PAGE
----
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Notable New     Yorkers
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Mary LaskerMary Lasker
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Part:         Session:         Page of 1143

happen to be the ones that had the push, because any powerful men could have gotten this done much faster and better. Really. We did it the hard way, as you see.

Q:

You had to overcome all sorts of obstacles. . .

Lasker:

We had to overcome everything!

Q:

Which, I suppose, are inherent in a picture like that, where you're talking in terms of millions and women are talking in terms of millions, and this is an obstacle.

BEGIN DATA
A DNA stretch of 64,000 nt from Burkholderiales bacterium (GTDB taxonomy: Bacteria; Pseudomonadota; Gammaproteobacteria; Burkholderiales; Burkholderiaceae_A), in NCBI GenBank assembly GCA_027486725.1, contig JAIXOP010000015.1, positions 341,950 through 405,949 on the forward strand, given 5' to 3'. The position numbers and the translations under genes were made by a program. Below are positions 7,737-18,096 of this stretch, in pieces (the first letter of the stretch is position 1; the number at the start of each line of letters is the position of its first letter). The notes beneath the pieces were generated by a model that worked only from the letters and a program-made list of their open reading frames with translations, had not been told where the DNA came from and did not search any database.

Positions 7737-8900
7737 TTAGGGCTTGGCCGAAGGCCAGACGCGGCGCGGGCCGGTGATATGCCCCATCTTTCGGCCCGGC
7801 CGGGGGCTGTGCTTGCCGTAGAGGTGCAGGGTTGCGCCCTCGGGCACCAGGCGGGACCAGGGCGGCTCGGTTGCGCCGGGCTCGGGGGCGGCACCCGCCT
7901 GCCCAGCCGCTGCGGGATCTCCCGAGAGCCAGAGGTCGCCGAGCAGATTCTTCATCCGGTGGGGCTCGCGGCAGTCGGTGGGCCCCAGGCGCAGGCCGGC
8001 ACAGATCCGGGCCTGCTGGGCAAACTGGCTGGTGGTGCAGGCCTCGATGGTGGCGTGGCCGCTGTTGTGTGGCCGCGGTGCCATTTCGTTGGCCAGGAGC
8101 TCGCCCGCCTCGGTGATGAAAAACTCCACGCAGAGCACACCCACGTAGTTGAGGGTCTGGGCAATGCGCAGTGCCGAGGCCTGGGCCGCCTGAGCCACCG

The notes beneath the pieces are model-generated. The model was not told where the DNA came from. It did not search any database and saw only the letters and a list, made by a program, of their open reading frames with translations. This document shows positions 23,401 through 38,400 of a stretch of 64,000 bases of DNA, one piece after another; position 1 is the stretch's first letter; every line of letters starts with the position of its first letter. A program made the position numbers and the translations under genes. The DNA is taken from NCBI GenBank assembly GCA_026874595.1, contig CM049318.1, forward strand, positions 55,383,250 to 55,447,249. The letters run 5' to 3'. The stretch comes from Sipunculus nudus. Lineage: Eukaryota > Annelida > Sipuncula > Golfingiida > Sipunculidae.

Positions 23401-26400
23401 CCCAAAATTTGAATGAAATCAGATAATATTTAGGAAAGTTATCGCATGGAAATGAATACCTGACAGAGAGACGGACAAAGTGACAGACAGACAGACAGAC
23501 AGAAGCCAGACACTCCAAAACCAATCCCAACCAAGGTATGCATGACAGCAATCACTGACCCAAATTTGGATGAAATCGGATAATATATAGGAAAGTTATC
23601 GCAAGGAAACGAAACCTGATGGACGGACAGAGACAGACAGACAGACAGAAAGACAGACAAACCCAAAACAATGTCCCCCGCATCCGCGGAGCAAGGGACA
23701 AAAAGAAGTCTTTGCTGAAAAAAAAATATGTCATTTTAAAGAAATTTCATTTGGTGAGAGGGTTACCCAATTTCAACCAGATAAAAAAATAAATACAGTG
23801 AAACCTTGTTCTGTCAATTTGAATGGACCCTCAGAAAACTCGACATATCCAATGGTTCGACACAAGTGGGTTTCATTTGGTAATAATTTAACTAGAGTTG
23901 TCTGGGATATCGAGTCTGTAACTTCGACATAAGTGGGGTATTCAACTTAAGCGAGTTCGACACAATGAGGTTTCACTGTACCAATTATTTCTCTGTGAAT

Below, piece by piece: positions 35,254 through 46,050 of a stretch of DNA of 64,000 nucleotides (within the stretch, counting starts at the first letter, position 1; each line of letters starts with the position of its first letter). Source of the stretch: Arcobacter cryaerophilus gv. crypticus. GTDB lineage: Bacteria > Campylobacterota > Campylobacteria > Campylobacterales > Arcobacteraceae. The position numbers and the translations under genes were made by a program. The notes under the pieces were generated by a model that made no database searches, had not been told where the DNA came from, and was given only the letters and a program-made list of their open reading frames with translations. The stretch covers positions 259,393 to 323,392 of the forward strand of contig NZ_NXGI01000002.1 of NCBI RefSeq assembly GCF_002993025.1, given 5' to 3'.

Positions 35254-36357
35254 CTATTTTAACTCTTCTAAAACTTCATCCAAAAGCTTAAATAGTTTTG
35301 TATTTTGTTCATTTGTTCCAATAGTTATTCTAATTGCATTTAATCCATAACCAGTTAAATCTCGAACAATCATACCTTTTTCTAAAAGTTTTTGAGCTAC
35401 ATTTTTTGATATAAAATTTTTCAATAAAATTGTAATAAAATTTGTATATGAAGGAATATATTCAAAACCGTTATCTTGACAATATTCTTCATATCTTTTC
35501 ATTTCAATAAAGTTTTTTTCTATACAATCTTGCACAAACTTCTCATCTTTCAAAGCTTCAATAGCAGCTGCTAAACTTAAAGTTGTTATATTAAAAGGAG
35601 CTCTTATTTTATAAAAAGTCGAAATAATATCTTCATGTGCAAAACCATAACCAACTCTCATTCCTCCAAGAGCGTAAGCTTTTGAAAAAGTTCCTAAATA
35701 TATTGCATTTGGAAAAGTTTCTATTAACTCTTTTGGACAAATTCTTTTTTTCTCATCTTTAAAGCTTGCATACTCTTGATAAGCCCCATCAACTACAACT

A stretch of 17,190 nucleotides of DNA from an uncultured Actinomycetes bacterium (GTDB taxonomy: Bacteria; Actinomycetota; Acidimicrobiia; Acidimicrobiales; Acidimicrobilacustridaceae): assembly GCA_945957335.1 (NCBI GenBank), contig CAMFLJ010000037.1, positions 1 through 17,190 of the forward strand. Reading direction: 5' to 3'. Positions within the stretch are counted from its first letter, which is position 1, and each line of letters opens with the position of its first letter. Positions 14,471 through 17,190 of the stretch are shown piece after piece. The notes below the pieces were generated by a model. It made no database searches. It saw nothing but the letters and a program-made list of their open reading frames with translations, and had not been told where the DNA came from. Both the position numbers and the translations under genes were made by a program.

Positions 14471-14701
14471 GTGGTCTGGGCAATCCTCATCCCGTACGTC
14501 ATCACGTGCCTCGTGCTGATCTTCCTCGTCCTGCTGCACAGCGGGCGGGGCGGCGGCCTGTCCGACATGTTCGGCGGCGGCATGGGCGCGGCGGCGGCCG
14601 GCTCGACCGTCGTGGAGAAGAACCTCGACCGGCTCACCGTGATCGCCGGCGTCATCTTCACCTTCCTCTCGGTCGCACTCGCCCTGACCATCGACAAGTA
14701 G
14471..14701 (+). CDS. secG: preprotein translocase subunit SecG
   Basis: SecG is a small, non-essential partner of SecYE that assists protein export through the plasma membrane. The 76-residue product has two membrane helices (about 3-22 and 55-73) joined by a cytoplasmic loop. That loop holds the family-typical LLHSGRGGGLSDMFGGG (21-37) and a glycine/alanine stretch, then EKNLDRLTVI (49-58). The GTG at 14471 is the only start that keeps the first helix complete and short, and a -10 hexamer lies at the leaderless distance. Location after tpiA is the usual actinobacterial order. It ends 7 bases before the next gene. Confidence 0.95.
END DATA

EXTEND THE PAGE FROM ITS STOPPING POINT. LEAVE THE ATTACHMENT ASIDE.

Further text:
Lasker:

And this is an obstacle, certainly, and if we'd had any really big businessmen or big men who were interested in other large projects really helping us with the President or in the Senate, talking directly to them, or people who had helped them in any substantial way in their local levels, all of this could have been expedited. But this is the way it was done.

Q:

And my mind immediately goes back to Florence Nightingale, Clara Barton and to other, who, in this whole area, have been most influential.

Lasker:

But the people that have made the major discoveries, except for Madame Curie, are men. It's curious, isn't it? Of course, very few women are in medicine at all.



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